If you use a carrier at home or when out with baby there is no reason why you can’t use one on an aeroplane as well. In fact, I recommend it! For a start, it will come in really handy when boarding and disembarking the plane. Squeezing past people as you walk down the narrow aisle, carry-on in one hand and possibly another child’s hand in the other, it’s pretty difficult to be holding a baby as well. Having your baby in a carrier makes it so, so much easier. If you do regularly use a carrier, chances are your baby is used to it and actually really enjoys being in it. It is familiar and comfortable. Walk up and down the aisles for a little while with your baby in the carrier and more often than not they will be asleep before you know it. We use a Baby Bjorn baby carrier which we find to be comfortable, lightweight and sturdy.


4. Feed/nurse your baby upon take-off and landing.

We all know that the change in cabin pressure during these times can play havoc on your ears and can actually be really painful. The way we try and combat this is by chewing gum or sucking a sweet, which causes us to swallow more frequently and in turn equalises the pressure in our ears. Well, the same goes for baby. Be it breastfeeding or having a bottle, this constant sucking and swallowing will greatly reduce the chances of them feeling pain in their ears.

5. Plan and prepare for a nappy change like your life depends on it!

Aeroplane toilets are tiny. Just using one on your own requires agility and great skill! Add a fidgeting, dirty baby and things can turn very ugly, very quickly. In these toilets, with the change table folded out, there is just enough room for you and a nappy bag (provided it’s no bigger than a shoe……). You can’t move around, you can’t lay out everything you need and you definitely can’t afford to drop anything. My suggestion is, bring only the bare essentials you need with you and have them organised in a way that you can access each item in the order that you need it.


6. And now for my ultimate tip – FLY AT NIGHT!

(This also applies to flying with kids) After many flights, at all different times, we now ALWAYS try and find a flight at night. And it is THE BEST! Children/babies are extremely adaptable and when it comes to sleep, if they are tired they will sleep anywhere. Sure, if they are not in their own bed (or in a bed at all for that matter) it will probably take longer for them to get to sleep, and their quality/length of sleep may not be as great, but ultimately THEY WILL SLEEP. They may be a bit tired and cranky the next day, but I assure you that is a small price to pay when it means you haven’t spent the last 10 hours trying to keep them happy. Very often I end up actually having to wake them up for landing. And an added bonus – I also find this approach actually helps in combating jet-lag too. As they have slept, and then had an action packed start to their holiday, whatever time you decide to put them to bed they will sleep. Truthfully, when we fly this way, jet-lag is not even an issue we factor in. It all just works!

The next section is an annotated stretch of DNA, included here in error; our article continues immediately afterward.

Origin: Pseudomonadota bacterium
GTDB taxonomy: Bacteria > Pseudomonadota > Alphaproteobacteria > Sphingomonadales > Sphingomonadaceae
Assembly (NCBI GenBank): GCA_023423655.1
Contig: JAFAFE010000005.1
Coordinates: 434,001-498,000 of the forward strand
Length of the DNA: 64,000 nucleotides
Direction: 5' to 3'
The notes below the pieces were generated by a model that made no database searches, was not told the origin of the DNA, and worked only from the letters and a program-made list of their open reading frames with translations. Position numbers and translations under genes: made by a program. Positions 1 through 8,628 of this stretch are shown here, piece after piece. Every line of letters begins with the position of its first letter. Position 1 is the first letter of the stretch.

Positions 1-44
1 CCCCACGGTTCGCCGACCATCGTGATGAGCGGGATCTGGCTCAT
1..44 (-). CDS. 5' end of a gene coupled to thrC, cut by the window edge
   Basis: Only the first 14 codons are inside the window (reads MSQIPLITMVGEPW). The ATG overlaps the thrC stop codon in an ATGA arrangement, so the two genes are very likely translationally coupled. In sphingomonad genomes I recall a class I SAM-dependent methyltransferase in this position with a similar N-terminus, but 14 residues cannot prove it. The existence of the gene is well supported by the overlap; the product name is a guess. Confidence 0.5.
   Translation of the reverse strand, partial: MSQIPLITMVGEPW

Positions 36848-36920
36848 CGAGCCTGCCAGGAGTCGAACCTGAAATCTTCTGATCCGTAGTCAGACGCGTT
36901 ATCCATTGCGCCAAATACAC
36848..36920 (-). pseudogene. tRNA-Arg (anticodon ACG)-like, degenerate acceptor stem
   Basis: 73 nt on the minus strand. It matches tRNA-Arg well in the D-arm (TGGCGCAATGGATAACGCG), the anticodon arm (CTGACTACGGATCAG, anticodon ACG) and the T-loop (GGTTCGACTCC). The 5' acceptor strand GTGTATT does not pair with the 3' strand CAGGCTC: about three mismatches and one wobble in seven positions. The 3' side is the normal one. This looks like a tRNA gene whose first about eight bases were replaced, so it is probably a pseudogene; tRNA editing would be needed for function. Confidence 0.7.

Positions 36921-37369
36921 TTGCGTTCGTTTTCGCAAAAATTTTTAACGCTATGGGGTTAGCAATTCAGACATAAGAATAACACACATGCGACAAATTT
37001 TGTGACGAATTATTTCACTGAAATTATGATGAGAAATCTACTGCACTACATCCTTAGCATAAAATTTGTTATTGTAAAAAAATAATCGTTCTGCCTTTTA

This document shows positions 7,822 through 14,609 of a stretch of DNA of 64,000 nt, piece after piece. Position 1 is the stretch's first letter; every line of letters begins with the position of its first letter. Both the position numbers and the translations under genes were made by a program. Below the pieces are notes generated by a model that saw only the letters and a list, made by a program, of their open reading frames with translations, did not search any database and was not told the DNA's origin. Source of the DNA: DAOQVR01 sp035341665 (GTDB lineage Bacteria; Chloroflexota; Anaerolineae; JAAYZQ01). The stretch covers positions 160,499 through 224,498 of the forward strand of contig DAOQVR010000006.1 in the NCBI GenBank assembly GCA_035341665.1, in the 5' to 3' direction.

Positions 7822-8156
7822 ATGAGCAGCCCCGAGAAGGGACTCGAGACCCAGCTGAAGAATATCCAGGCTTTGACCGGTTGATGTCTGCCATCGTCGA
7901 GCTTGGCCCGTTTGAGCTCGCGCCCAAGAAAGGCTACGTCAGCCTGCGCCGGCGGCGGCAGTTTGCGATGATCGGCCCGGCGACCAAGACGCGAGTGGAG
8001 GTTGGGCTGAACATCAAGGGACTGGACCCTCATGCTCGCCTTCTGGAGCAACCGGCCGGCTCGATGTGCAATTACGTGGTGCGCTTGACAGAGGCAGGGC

And that’s about it! Yes, at times flying with a baby can be stressful. As can doing anything else with a baby! Just try and follow these few tips and ultimately, enjoy the experience with your little one.

One final point: Sometimes babies cry! Sometimes babies scream! They do this at home, at the shops, waiting in line at the bank. It’s not fun, it’s not pleasant, but it’s not the end of the world. And it doesn’t last long. Try not to stress. Try not to feel like a bad person. You do not need to ‘offer’ fellow passengers something to make up for them having to ‘endure’ being around your baby. Obviously do your best to keep them ‘happy’, but don’t beat yourself up when they do cry. I mean really, did the man with horrendously bad body odour in the seat in front of me on the way to Los Angeles apologise or offer me a nose plug? No! Or did the man snoring his head off in the seat across from me on the way to Frankfurt, hand me a note warning of such a possibility accompanied by some earplugs? No! As if! So you don’t need to apologise for flying with a baby. You have every right to be there as do they. And remember, whatever happens, you are about to have an amazing holiday, or are returning  home with the memory of one. Enjoy!


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  1. Yes! All of these are true! We have taken several long-haul flights with our toddler and baby, and it is so much easier flying with babies. They both do great on long-haul flights but our toddler is a lot more effort. Adjusting our own expectations is half the battle. (By the way, I just found your blog and I love it.)

    • Thank you so much Niha! Completely agree, toddlers require loads more effort! Very happy that you are enjoying our blog and that you can relate! ?